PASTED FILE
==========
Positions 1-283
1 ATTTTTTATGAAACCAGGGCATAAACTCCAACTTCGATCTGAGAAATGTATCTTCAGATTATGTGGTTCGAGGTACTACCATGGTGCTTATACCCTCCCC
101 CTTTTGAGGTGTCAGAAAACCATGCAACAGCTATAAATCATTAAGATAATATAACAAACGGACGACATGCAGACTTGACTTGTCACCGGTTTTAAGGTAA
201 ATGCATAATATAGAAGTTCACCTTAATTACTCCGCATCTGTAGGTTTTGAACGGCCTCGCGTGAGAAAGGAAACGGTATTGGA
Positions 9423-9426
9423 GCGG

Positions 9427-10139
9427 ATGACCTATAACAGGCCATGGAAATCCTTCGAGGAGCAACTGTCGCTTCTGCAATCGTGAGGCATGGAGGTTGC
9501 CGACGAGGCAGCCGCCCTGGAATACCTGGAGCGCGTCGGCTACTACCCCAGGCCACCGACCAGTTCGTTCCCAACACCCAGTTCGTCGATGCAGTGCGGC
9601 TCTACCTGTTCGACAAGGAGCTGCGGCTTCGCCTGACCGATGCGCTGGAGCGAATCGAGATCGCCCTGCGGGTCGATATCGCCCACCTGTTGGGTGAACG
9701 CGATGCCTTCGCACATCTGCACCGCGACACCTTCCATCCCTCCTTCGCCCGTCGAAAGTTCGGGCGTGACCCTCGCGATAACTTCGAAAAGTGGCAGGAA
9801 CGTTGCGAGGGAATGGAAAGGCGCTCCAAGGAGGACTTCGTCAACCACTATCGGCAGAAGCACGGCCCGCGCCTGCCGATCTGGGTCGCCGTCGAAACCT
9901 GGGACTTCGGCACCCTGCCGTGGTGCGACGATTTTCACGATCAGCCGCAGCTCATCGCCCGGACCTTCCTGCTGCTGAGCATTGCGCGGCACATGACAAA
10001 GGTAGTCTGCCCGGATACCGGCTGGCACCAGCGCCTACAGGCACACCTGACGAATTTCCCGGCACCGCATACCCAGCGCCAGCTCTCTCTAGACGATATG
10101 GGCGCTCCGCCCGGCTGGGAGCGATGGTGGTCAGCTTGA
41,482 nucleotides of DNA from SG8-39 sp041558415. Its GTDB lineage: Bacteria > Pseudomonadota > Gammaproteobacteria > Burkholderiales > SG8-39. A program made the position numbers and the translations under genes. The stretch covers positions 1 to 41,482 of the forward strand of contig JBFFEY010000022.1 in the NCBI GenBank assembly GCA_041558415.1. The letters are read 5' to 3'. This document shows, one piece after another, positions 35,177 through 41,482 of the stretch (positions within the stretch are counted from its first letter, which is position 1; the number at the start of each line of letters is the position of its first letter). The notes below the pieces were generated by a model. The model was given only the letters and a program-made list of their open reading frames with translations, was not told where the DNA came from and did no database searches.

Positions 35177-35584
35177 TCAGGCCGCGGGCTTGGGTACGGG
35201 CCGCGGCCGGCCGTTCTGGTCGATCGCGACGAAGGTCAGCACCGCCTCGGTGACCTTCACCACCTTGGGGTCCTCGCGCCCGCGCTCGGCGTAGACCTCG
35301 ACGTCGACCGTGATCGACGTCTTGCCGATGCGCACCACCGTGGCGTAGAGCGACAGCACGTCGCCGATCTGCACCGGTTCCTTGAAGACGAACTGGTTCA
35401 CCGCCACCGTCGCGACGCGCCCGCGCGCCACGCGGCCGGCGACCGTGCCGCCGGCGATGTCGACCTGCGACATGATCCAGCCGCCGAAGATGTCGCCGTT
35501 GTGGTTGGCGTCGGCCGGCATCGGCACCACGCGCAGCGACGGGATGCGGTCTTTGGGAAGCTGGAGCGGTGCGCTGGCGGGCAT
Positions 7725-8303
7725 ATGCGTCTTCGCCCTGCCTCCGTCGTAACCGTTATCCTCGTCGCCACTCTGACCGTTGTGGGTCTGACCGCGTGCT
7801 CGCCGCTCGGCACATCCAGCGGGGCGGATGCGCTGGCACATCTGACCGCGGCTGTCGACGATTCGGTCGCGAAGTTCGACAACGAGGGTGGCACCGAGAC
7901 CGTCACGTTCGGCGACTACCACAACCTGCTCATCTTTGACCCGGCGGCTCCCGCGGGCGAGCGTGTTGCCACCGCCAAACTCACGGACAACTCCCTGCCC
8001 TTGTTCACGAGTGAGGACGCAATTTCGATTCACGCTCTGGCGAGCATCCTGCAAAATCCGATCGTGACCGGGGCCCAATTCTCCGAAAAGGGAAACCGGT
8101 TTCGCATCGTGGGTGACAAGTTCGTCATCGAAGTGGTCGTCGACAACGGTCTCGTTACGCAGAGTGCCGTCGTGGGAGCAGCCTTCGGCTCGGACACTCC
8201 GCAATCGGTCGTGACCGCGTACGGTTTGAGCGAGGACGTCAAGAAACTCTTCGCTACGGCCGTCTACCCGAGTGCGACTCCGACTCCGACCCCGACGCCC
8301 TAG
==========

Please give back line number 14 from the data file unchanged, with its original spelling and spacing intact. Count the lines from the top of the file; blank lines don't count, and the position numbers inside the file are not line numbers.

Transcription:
10001 GGTAGTCTGCCCGGATACCGGCTGGCACCAGCGCCTACAGGCACACCTGACGAATTTCCCGGCACCGCATACCCAGCGCCAGCTCTCTCTAGACGATATG